That’s not a matter of missing the mark on what’s needed. It’s just we can’t know up front sometimes how much heavy lifting may be needed. Or in some cases, it’s literally dependent upon Google refining something in their algorithms, taking the sting out of a previous update.

Eventual SEO Recovery

Given my experience, what I present in this series is pretty high up there for helping sites with advanced problems. Just be sure to take what I say here, and test for yourself if you’re doing or overseeing SEO. Don’t just rely on my claims.

While Every Site Is Unique, Most Sites Share Common Advanced Problems

SEO PrioritiesThrough all my audit work, I’ve learned that every site is unique in its specific SEO problems. The exact issues each site has vary greatly. Many sites suffer from varying degrees of those issues as well. So while two sites might both have poor content issues, one might have more problems as a result of duplicate content and the other might have more problems due to a lack of content depth.

During my audit work, one of the most important challenges is to properly classify issues in regard to level of importance.

Even if a site suffers from duplicate content, there might be other issues that need to be dealt with first.

Even though there are unique differences to every site, I’ve also found that most sites share at least some big, complex advanced problems—common flaws or issues. And more often than not, those common issues turn out to be high-priority tasking during the implementation phase after I deliver my audit.

Basic SEO Fails

Most people who “do” SEO can barely even grasp the fundamentals.

They read something or hear someone say something about basic SEO requirements, then they go off running into the wind, (falsely) confident they have all the information they need.

Or they rely on tricks and fake signals that used to work. Or maybe some that still work because Google hasn’t caught them yet. That’s crazy, foolish, and dangerous to a business’s future.

People who don’t grasp the importance of advanced SEO can destroy any chance of sustainability.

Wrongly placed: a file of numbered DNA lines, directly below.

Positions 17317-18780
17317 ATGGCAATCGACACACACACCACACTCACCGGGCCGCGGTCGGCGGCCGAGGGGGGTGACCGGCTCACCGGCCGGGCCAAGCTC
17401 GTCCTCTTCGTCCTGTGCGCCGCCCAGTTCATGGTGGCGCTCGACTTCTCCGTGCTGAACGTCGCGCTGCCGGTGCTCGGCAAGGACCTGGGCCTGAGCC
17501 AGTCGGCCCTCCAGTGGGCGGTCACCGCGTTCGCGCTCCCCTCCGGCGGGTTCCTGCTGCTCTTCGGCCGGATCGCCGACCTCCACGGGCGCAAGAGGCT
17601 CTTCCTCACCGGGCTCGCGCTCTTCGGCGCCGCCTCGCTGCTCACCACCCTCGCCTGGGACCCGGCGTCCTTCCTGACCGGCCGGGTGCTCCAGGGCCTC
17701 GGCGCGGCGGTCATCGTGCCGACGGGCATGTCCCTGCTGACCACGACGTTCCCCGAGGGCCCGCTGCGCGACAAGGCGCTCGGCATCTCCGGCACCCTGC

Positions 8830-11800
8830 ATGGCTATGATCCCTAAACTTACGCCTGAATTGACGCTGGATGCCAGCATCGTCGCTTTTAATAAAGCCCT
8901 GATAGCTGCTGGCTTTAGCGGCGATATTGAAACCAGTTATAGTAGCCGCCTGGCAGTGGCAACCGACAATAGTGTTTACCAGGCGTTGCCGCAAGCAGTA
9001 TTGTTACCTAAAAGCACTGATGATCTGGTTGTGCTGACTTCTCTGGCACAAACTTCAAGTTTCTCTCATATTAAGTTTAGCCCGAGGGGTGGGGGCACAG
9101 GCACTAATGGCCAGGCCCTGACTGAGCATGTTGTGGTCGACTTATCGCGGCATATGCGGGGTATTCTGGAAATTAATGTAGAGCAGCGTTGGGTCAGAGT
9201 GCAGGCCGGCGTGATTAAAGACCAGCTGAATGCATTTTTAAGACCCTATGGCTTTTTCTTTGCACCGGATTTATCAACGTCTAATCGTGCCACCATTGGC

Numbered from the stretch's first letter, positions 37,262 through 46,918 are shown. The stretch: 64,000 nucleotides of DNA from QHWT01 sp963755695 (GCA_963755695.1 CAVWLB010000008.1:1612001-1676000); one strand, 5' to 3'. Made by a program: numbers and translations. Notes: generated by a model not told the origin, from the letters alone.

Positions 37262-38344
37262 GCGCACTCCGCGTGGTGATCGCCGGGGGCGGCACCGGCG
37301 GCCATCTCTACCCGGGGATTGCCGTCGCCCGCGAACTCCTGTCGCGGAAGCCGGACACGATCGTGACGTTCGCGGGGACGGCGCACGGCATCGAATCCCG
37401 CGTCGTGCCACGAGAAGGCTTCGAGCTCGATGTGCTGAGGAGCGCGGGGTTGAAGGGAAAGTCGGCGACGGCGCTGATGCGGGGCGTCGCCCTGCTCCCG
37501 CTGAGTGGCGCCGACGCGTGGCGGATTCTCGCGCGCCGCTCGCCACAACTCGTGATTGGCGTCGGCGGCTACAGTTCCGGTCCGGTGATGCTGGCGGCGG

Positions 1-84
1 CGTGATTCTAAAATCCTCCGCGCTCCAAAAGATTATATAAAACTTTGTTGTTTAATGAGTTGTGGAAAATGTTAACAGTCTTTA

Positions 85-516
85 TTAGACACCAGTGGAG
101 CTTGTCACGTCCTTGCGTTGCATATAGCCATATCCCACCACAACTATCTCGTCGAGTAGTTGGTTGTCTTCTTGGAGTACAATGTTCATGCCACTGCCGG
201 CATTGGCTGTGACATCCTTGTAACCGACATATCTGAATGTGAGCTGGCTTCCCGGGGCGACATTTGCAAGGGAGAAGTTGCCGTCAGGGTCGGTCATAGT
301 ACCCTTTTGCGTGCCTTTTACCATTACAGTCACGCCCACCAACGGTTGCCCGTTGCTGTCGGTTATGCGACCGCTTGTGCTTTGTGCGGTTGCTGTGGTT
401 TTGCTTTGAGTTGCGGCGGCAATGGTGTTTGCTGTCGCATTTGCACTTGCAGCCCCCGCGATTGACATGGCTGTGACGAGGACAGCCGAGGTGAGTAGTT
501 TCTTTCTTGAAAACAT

Just a few examples of this include:

  • 50 pages on the same topic, with each page having a variation of that single topic’s keywords. #AsshatSEO
  • Stuffing one or two keyword phrases over and over into every paragraph on a page. #AsshatSEO
  • Stuffing fifty keyword variations into a single page. #AsshatSEO
  • Getting as many links as possible pointing to the site, from anywhere they can. #AsshatSEO

Basic Problems Require Basic Training

Of course, these and many more problems are solely based on fundamental SEO and not recognizing the ramifications of those actions. Yet for the most part, these aren’t even the problems I’m going to be discussing here. If you can’t even grasp why getting even the most basic of SEO is vital, you’re already way over your head.

If you fail at basic SEO, step away from the SEO keyboard

Want to get better? Don’t just breeze through some article on the topic. Really learn the full spectrum of basic SEO. I recommend taking the time to readThe Beginner’s Guide to SEO over at Moz. It’s a great resource.

Oh, and if you take anything less than several hours over a period of several days to first read that guide, and if you then fail to pause long enough to comprehend how and why that knowledge needs to be seen from a big picture perspective, and if you then fail to actually put it to use in the real world, I can assure you, you’re still going to be doomed to fail.

Only AFTER all of that, when you are confident you truly understand THAT level, come back here. Because I’m going to talk about higher level concepts here.

Example “Basic” SEO Problem

Google re-writes titles

Greg Boser is one of the best people in our industry when it comes to grasping the bigger picture. He’s right about that—Google thinks your page titles suck. And instead of relying on site owners to fix them, Google’s own system has gotten better at writing them than most site owners, so they just replace yours with theirs in the search results.

As a result of that, more sites are getting the clicks they would have missed out on from their own page titles.

Don’t ignore sucky page titles. If you FIXATE on perfecting them though, #You’reDoingSEOWrong.

I’m not saying this means you can ignore your sucky page titles. Just that if you FIXATE on perfecting them, when much more critical problems exist, you’re making very poor use of your time in most cases.